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Tuesday, September 29, 2009

Israel playing hardball with the 'Palestinians' over cell phones?

Haaretz reports that Israel is playing hardball with the 'Palestinians,' threatening to withhold approval for a second cellular company unless the 'Palestinian Authority' drops a 'war crimes' suit it has filed with the International Court of Justice in the Hague as a result of Operation Cast Lead.
Israel has warned the Palestinian Authority that it would condition permission for a second cellular telephone provider to operate in the West Bank - an economic issue of critical importance to the PA leadership - on the Palestinians withdrawing their request at the International Court.

The issue of a second cellular provider is at the center of talks between the PA, the international Quartet, and Israel, and has been ongoing for some months. Currently the sole provider is Pal-Tel, and the PA prime minister, Salam Fayyad, considers the introduction of another carrier as an important step in improving the civilian infrastructure in the West Bank. The project is central to Watanya, the company that is set to serve as the second provider, and profits are expected to be substantial.

However, if the project is not approved by October 15, the PA will be forced to pay a penalty estimated at $300 million, the sum that has already been invested in licensing and infrastructure.

Western diplomats, including the Quartet's envoy to the region, former British prime minister Tony Blair, and the U.S. ambassador to Israel, James Cunningham, have made it clear to senior Israeli officials that time is running out, and have urged them to allow for the establishment of a second provider to go forward.
There are reasons other than a potential 'war crimes' trial that would make Israel interested in blocking the 'Palestinian Authority' from going forward with the second cell phone company.
Israel's objections begin with the issue of transmission frequencies. The frequencies that the Palestinians want the new company to use are very close to ones used by the Israel Defense Forces in some of its most sensitive activities.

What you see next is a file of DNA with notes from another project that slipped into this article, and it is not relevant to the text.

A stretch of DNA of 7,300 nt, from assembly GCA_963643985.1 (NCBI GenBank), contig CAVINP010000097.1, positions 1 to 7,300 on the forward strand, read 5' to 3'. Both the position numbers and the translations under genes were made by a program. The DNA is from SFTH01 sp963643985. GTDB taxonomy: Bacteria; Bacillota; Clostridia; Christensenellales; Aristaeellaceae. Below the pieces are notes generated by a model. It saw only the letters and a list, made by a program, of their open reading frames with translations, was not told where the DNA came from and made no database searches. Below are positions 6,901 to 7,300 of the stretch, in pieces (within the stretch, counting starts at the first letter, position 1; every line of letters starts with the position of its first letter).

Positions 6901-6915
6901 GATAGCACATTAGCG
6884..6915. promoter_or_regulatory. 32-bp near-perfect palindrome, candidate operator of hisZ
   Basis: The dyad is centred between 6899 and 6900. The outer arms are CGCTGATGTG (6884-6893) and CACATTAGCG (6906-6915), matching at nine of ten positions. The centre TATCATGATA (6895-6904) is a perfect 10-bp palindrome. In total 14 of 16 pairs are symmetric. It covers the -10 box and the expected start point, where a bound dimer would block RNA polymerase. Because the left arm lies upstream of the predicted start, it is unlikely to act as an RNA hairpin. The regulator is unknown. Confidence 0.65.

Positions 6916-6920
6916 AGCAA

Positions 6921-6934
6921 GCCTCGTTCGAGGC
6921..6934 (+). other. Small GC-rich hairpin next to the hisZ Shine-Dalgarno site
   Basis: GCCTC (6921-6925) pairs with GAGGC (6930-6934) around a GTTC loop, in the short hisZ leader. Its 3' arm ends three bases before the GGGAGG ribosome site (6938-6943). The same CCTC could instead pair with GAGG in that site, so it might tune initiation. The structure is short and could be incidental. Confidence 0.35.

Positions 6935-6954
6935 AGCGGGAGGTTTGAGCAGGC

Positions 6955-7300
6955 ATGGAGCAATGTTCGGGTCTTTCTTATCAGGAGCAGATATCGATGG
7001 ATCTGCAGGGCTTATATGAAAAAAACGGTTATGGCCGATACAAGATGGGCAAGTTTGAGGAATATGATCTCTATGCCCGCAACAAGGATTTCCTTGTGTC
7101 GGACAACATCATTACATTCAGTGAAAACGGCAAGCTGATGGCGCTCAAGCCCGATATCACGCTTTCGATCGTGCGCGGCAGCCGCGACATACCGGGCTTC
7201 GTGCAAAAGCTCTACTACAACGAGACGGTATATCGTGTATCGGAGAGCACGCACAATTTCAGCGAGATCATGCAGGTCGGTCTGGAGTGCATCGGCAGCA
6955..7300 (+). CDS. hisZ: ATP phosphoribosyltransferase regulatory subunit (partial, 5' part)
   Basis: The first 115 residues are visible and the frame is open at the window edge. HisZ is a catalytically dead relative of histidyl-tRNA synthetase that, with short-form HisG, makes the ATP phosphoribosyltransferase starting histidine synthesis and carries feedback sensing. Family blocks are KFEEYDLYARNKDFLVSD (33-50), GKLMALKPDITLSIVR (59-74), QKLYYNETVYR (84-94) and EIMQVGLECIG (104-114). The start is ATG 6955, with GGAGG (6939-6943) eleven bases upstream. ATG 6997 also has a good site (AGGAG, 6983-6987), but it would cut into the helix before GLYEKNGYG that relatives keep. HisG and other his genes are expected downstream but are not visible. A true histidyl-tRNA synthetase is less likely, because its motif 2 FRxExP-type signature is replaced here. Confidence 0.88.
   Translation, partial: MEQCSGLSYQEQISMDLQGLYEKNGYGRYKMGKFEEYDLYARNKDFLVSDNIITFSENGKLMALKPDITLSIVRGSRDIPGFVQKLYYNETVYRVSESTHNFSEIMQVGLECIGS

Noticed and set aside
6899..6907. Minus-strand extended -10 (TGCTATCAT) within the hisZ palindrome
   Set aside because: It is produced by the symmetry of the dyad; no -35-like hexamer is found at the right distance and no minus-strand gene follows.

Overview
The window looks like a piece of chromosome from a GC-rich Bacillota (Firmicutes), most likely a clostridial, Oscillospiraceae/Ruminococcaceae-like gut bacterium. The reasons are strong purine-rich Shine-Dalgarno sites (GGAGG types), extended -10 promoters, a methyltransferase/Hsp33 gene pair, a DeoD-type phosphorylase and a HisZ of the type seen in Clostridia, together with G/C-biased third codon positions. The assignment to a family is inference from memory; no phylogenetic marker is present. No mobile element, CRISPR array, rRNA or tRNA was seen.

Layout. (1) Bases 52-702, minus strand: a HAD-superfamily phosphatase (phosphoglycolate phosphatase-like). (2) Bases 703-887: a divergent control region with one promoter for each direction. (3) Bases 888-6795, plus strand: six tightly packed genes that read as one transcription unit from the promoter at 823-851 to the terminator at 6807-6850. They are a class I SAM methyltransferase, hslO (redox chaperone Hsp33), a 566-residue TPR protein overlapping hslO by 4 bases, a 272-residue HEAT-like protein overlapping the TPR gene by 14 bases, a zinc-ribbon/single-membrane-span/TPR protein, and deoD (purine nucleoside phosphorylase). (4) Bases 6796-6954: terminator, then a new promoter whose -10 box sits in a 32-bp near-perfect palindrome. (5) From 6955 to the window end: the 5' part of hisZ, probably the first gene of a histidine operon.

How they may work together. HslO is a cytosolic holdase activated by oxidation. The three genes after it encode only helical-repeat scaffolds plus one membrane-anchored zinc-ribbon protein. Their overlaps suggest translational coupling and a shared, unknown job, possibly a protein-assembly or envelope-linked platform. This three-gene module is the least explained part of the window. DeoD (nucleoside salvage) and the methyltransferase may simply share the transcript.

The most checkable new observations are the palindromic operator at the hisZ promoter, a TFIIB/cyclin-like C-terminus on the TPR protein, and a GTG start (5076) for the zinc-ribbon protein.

But Haaretz claims that it's the 'war crimes' threat that has become the sticking point for the cellular phone license.
In light of this tension, the chief of staff conditioned his approval of a second cellular provider to the Palestinians' withdrawing their appeal to the court.

"The PA has reached the point where it has to decide whether it is working with us or against us," senior figures in the defense establishment have said. At the PA it is being said, in response to the Israeli demands, that Abbas and Fayyad will water down their appeal to the ICJ, though they will refuse to promise that it will rescinded entirely.
It's not clear to me from the story why Israeli approval is required at all - I suppose that Israel has the power to block the frequencies if it doesn't approve. Nevertheless, the real point here is the one that the 'senior figures' in the defense establishment make: The 'Palestinian Authority' has to decide which side it's on. So far, it seems to be on Hamas' side and on the side of anyone else who is attempting to vilify the Jewish state. Considering that any progress the 'Palestinians' make is dependent on Israeli goodwill, that may not be the wisest strategy.

There's a lengthy Haaretz report explaining the background of the dispute here.


At 12:50 PM, Blogger Unknown said...

When something comes into the public sphere, the Arabs will not agree to any compromise.

At 5:21 PM, Blogger NormanF said...

Agreed. Israel should not back down. If the PA wants to enlist in Hamas' war against Israel, that's its business. But it shouldn't expect Israel to pay for it.

What could go wrong indeed


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